2.4 Mathematical Definition of Yield

Mathematically, cell yield can be defined as

where DX represents change in cell concentration and DS represents change in substrate concentration. The subscript X/S indicates the basis of yield - cell on the basis of substrate. This notation comes in handy when we need to calculate yield based on more than one substrate. Examining the above and comparing with growth reaction, one notes that the yield defined here corresponds to a mass-based stoichiometric coefficient.

Taking the limit of Eq(2-2) as DS approaches zero,

The absolute sign is used to eliminate the negative value of the derivative. Note that dS is negative, because substrate is consumed. Yield is always reported as a positive value.

The above definition of yield can be applied to product, P on the basis of substrate consumed. Thus,

Similarly product yield based on cell will be expressed as,

In general, yield of the species, i, based on species, j, can be calculated from

From the above it is clear that we can combine two different yields which have a common species as

Example 2-2

Batley (1979) reported aerobic gowth of yeast on ethanol as:

Calculate YX/E , YX/O2, YX/NH3 on mass basis.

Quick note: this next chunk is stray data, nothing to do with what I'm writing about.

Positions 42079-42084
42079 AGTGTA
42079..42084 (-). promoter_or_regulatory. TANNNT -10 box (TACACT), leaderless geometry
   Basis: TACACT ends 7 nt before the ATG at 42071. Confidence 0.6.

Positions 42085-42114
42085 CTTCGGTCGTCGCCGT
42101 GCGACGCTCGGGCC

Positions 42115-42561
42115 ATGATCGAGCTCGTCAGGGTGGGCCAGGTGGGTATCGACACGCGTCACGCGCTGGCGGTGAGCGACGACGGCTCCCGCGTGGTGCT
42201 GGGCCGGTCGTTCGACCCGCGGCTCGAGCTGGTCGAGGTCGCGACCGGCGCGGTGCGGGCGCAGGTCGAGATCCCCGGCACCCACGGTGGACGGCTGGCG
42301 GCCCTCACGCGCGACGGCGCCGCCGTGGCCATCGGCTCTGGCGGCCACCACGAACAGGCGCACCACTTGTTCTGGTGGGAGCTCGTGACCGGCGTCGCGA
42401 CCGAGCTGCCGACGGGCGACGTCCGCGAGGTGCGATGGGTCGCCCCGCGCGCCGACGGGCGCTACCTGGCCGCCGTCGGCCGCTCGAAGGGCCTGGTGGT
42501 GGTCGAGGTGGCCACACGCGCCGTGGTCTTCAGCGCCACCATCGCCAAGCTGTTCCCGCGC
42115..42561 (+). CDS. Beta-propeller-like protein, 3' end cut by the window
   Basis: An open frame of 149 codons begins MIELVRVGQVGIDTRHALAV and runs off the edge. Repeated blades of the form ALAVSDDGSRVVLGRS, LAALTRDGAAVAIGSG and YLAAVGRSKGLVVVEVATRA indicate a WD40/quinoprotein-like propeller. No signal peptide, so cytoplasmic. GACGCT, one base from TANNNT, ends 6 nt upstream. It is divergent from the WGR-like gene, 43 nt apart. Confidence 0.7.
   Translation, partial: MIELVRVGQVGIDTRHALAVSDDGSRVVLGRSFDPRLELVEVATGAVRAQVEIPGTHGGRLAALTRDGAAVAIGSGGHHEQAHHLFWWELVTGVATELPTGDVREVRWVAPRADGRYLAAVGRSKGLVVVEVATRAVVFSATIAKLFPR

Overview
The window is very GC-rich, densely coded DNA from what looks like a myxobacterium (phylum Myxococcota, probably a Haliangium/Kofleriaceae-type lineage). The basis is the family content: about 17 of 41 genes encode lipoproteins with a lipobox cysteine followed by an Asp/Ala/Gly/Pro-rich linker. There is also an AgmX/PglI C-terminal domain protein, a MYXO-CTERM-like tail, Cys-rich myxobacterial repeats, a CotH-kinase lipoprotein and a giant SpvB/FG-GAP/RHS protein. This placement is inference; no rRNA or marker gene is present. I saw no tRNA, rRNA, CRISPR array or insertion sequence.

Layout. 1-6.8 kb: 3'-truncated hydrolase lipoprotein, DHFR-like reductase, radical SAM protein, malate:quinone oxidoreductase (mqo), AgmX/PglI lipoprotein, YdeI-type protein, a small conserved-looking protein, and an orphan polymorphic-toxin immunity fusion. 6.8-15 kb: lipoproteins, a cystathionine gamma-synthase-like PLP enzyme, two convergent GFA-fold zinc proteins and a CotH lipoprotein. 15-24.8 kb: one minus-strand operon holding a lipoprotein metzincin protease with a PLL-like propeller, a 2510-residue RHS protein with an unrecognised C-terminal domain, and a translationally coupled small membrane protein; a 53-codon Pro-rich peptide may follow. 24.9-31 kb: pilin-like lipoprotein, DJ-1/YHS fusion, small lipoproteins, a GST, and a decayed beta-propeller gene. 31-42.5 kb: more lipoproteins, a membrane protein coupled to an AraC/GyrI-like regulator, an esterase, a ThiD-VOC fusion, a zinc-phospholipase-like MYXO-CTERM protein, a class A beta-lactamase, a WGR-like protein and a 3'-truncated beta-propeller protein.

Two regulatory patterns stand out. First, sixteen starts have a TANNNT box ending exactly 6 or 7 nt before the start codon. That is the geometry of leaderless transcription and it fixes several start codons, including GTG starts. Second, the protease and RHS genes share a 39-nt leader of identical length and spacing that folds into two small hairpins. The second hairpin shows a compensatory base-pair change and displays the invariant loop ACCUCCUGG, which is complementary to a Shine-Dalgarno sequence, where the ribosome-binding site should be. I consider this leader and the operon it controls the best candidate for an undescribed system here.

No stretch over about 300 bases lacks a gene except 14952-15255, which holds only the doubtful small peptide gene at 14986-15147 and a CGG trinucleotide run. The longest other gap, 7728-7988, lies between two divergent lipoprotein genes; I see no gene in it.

MW of cell = 12 +1.704 +(14) (0.149) + (16) (0.408) = 22.32

MW of ethanol = (2) (12) + 5 + 16 + 1 = 46

Yield of yeast based on ethanol of about 0.5 is consistent with the observation that roughly one half of the substrate is converted to cell mass aerobically. If yield on a carbohydrate source is significantly less than 0.5, it is likely that medium formulation is inadequate to support good growth.

Example 2-3

Yeast grown on glucose is described by

Calculate the following for a design requiring 50 g/L of yeast in a batch reactor of 100,000 liters.

Nutirent media concentration for glucose and ammonium sulfate.

Calculate YX/S and YX/O2

Calculate total oxygen required

Determine oxygen uptake rate (g O2 L-1 h-1)when cell concentration increases at a rate of 0.7 g L-1 h-1,


Total cell mass to be produced is = (105 L) (50 g L-1) = 5000 kg